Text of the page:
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Military & Front line

In the context of the difficult transition from the battlefield to the home front, a mindset that fosters success in the world of Military can become a double-edged sword. Fighting through injuries and ignoring pain to complete the mission may be what is required in the short term, but insistence on our own invincibility over the long term can prove fatal.


Likewise, partners & children of military and front line families are some of the most underrepresented members of our society.  Constant transitioning, prolonged separation, fear for a loved ones safety, and increased uncertainty in daily routine can all equate compartmentalization and a lack of self care necessary to navigate a balanced life. 

It's just a 'Mild TBI'

'People could be battling depression, anger, anxiety, insomnia, sexual dysfunction, obesity, ADD, migraines, balance problems, vision problems, and be told: “it’s all in their head.” When they finally do decide to go get help for all the things mentioned above you, they end up with a box full of prescriptions that mask all those individual symptoms associated with TBI. Or worse, they get told to go to behavioral health to get their head examined, except nobody ever examines their actual head'...This is an excerpt from a great article in The Havok Journal that nails the reality of a 'mild TBI'. 


TBI's are often an undiagnosed and under-diagnosed disability for military members. Current research has provided emerging evidence of adverse health and performance effects from blast overpressure ranging from headache, dizziness, ringing in the ears, a decrease in cognitive performance, and sleep disturbances. Depression is a common problem after TBI. About half of all people with TBI are affected by depression within the first year after injury. Even more (nearly two-thirds) are affected within seven years after injury.  More than half of the people with TBI who are depressed also have significant anxiety.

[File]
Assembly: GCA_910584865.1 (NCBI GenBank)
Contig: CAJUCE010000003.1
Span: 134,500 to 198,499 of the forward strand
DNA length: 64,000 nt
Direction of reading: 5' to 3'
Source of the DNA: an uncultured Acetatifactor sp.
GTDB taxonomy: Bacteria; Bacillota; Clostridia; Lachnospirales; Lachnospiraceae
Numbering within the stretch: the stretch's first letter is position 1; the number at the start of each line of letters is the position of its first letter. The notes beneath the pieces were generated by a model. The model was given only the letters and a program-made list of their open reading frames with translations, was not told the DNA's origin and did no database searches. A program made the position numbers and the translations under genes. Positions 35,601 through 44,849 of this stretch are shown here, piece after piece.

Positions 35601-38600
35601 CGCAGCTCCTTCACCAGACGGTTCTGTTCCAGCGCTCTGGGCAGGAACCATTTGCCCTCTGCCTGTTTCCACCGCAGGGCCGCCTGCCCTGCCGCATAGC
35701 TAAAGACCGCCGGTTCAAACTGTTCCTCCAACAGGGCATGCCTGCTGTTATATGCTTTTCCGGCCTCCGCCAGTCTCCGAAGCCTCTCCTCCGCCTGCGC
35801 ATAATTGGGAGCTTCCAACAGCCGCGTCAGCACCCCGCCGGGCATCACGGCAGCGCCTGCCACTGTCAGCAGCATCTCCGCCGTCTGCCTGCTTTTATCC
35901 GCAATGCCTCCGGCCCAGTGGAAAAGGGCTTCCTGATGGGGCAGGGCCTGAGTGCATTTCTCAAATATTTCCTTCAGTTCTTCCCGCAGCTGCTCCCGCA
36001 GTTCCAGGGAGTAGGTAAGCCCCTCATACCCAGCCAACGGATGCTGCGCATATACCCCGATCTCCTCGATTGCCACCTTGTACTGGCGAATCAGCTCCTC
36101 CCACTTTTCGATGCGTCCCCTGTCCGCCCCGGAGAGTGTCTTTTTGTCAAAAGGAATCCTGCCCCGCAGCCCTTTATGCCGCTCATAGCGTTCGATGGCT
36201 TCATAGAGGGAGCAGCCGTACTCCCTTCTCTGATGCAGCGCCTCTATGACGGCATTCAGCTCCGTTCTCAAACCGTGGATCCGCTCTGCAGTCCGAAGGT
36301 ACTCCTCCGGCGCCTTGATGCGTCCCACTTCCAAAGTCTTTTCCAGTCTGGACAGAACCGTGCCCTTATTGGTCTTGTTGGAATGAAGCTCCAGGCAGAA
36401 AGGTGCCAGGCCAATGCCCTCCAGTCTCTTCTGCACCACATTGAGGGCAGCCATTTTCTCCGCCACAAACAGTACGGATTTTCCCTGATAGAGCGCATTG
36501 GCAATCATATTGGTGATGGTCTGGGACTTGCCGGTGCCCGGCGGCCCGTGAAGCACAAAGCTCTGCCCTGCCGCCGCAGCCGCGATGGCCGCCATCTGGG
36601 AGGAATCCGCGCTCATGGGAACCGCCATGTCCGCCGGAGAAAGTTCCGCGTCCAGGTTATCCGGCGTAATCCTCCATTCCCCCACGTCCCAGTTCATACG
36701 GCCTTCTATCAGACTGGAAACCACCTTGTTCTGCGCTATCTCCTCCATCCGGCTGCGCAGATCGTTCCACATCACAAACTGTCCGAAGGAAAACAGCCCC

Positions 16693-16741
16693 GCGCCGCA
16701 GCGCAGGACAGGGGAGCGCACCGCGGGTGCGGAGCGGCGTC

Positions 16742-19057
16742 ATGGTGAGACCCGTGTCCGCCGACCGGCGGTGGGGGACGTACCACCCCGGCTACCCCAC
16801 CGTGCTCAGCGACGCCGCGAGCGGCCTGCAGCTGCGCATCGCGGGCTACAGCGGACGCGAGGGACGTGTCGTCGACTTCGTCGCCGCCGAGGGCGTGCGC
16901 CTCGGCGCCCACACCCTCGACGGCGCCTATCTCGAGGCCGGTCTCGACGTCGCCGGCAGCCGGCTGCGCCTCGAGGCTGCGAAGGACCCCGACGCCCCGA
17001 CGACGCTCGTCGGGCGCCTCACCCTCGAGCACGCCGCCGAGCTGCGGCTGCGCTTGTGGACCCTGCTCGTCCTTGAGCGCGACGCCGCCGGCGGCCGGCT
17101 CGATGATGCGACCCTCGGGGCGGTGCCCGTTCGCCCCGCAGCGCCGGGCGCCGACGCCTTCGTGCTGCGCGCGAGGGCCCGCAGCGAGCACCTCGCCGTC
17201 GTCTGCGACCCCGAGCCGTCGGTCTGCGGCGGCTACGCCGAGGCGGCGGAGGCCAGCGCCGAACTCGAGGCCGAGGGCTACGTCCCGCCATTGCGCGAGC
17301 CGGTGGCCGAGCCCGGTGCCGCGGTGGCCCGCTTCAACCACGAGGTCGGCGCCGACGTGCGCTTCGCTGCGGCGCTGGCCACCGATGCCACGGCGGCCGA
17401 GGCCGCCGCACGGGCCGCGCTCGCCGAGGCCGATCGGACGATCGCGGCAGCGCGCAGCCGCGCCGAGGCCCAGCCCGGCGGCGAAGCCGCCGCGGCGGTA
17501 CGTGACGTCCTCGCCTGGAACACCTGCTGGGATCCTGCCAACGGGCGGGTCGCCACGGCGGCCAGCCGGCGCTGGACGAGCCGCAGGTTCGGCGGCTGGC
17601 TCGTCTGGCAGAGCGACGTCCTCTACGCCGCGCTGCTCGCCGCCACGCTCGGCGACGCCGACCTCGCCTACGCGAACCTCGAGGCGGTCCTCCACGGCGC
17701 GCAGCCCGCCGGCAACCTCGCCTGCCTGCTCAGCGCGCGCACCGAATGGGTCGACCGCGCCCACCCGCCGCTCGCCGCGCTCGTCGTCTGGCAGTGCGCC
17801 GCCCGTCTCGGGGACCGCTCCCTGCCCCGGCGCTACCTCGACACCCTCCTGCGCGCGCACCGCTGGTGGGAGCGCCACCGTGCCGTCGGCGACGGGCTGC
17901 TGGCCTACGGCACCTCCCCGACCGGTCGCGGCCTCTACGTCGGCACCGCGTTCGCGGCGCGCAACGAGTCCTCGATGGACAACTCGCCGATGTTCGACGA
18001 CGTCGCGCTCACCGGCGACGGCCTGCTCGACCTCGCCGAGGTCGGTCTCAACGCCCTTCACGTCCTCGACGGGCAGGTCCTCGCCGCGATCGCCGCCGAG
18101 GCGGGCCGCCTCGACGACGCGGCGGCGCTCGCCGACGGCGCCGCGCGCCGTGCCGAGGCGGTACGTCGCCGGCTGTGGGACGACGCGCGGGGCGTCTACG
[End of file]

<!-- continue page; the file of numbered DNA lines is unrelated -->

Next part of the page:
"A harmless man is not a good man
A good man is a very, very dangerous man who has it under voluntary control."

-Jordan Peterson

As a provider, and a daughter of a Veteran, Jaime has an unwavering commitment to support the healing of veterans/active duty and front line defenders.  As such, she is an EMDR therapist for the Veteran Resilience Project and the Clinical Director for the SOF network.  Both organizations have a robust therapist directory to give Military members (off the books) confidential and free therapy.  Jaime also provides support with mindset coaching for The Green Beret L.I.F.E., a 501c3 that promotes SOF expeditions. 

Common therapy approaches for...
  • PTS (Post Traumatic Stress)
    • EMDR (Eye Movement Desensitization Reprocessing)

    • CBT (Cognitive Behavioral Therapy)

    • Wilderness Therapy

    • IASIS

    • Body/nervous system work

  • Moral Injury
    • EMDR EMDR (Eye Movement Desensitization Reprocessing)

    • Talk Therapy

    • Peer to peer (Experiential therapy)

    • IASIS

  • TBI (Traumatic Brain Injury) ​ *A great article talking about 

    • CBT (Cognitive Behavioral Therapy)​

    • IASIS

    • Skills Work

    • Body/nervous system work













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